A $28-million settlement reached with a Catholic religious order in a sexual abuse class action was rejected by Quebec Superior Court because of the high legal fees associated with the agreement, the second Quebec class action settlement in the past month whose legal fees have been the subject of a critical assessment.
The decision by Quebec Superior Court Justice Thomas Davis to rebuff a settlement for more than 375 alleged victims of sexual assaults committed by members and employees of the Clercs de Saint-Viateur of Canada follows on the heels of a ruling in mid-June by Quebec Superior Court Justice Daniel Dumais to curb plaintiff class action legal fees by 20 per cent in the so-called Dieselgate scandal in which German carmaker Volkswagen AG violated Canadian emissions standards.
The decisions underline that settlement approvals are not a rubber stamping exercise, demonstrate that the courts will take into account the Code of Professional Conduct of Lawyers (Code) when examining plaintiff class action legal fees, reiterate the importance of transparency vis-à-vis clients even in a class action setting, and illustrate why settlement approvals should be separate from and not contingent on class counsel fee approvals, according to class action legal experts.
Justice Davis “is sending various messages but the big takeaway from this case is that there should be a settlement approval hearing and there should be separate fee approval hearing because if the two are bound together in the way that happened here, the result is that if the fees are found to be unacceptable by the court that means it will doom the settlement and that means that class members will not have access to justice,” noted Shaun Finn, co-leader of the class action defence group at BCF and co-author of the 2020 book “Quebec Class Actions – Jurisprudence, Directives, Notes & Illustrations.”
According to Bruce Johnston, a Montreal class action lawyer with Trudel Johnston & Lespérance LLP, the decisions highlight the importance for judges to evaluate the reasonableness of plaintiff legal fees and signals the need to provide more guidance in the Code.
“There are certainly cases that give the procedure bad press, that give the appearance of opportunism or lack of added value,” remarked Johnston. “It’s up to the judges to play their role, to filter these cases and to check the reasonableness of the fees. But a reform (of the Code) could be useful for everyone, so that the rules are clear at the outset for everyone. There could be acceptable rates depending on certain circumstances, the rate of progress of cases, and the amount of the civil settlement.”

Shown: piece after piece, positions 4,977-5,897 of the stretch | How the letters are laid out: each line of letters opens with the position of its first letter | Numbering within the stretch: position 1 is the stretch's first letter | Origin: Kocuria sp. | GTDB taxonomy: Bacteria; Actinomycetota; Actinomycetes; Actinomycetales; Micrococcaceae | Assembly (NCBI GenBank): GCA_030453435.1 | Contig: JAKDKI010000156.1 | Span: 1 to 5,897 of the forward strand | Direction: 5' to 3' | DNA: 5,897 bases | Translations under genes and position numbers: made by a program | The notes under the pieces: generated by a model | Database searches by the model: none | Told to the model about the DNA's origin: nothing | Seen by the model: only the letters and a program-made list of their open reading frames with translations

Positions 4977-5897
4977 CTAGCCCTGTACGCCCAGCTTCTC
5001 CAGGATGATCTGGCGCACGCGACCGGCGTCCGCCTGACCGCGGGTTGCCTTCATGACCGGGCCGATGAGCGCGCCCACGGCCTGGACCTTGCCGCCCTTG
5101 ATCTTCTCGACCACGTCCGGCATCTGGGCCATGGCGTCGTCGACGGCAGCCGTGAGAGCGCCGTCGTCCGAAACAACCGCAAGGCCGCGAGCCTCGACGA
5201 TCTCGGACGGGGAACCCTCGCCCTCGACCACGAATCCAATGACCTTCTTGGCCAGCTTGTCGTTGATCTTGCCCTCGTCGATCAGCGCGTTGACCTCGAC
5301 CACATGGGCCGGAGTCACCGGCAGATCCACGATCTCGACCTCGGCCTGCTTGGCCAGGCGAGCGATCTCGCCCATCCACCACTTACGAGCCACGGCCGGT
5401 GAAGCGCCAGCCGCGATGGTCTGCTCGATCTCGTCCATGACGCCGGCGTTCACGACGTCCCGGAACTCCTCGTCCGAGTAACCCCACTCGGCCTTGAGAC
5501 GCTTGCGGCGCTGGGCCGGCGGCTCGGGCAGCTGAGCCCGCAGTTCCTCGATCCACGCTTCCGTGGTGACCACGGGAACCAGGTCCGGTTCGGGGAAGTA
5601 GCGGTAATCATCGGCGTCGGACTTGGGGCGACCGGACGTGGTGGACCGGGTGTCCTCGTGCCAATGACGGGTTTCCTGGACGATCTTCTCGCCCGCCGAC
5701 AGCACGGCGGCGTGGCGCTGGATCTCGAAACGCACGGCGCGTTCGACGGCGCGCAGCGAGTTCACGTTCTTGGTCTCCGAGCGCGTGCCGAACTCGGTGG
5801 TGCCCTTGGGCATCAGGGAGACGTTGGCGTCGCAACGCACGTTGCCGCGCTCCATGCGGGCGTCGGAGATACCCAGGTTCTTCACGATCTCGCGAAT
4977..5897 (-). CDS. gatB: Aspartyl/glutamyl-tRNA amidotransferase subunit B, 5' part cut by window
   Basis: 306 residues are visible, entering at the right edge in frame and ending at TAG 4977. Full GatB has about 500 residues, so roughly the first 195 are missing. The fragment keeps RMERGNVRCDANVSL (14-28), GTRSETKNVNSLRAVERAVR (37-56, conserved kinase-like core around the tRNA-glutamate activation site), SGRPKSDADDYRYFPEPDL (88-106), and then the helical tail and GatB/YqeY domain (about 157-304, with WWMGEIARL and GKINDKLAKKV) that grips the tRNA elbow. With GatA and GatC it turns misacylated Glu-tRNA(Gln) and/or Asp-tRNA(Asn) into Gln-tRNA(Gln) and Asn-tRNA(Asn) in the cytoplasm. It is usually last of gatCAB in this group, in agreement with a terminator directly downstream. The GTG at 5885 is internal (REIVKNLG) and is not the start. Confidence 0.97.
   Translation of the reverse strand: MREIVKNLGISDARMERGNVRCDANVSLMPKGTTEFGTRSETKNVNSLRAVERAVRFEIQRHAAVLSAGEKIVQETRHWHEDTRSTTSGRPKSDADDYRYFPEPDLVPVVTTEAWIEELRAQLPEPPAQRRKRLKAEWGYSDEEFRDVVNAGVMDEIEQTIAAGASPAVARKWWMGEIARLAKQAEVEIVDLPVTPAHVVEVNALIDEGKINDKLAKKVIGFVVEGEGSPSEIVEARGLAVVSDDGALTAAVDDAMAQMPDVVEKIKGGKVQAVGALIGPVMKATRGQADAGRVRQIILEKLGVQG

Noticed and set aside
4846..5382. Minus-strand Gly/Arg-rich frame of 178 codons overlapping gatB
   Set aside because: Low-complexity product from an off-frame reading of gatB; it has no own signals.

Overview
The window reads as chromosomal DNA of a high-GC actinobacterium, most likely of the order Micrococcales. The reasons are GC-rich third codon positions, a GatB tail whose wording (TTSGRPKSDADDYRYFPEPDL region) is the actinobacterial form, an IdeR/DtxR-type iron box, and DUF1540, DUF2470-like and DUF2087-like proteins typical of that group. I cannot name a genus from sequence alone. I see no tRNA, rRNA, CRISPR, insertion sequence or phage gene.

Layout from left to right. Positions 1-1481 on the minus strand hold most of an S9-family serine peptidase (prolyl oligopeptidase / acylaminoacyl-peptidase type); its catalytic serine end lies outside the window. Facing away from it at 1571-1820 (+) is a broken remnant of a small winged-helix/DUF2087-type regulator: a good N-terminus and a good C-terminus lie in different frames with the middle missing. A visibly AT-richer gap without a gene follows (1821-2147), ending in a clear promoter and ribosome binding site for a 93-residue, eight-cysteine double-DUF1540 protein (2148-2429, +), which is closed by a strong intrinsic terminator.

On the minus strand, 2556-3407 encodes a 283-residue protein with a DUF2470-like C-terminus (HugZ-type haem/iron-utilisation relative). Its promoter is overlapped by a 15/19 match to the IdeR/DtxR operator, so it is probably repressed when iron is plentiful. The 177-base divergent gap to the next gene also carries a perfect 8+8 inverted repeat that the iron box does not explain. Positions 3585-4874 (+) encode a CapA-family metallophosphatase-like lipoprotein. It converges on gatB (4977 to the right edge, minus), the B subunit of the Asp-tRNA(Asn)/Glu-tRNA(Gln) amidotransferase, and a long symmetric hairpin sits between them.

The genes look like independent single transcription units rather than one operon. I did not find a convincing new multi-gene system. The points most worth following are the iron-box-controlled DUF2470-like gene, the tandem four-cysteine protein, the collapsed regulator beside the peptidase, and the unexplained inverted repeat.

The class action, launched in 2017 and authorized in April 2019, against the Quebec-based Catholic religious order the Clercs de Saint-Viateur alleged that more than 375 persons were sexually abused by members and employees of the organization. A $28-million settlement, which would have also awarded the Montreal law firm Arsenault, Dufrensne Wee Avocats more than $8-million or 25 per cent of the accord, was reached this past January. The pact included an adjudication process that was going to be overseen by former Superior Court Justice Claude Champagne to ensure an appropriate distribution of the settlement fund among victims.
But Justice Davis rejected the settlement, holding that the fees were excessive and not in the best interests of the class members. Justice Davis, who did “not call into question the dedication or even the expertise” of the law firm, acknowledged that the lawyers “took a huge risk in taking” the case, and did a “remarkable job,” devoting nearly 3,500 hours to the case, with another 800 hours projected to deal with the adjudication process.
But the law firm could have been more transparent with the class over their fees, held Justice Davis, pointing to the Code which stipulates that lawyers must charge “fair and reasonable” fees and disbursements as well as provide to clients in a timely manner “useful” information and explanations to clients regarding financial terms. In this case, the fee agreement stipulated that class members consented to provide 25 per cent of the total amount received either by settlement or judgment. Yet it also appears that the law firm told one of the members of the class that they would be charging an hourly rate of $250, and not the $400 hourly rate it sought before the court. At an hourly rate of $250, the law firm’s investment in the case would have amounted to $870,000 (and $1.1-million with the additional 800 hours), leading to a premium of nearly $6,000,000. The law firm then proposed a new fee, which included a premium that would amount to more than $5-million.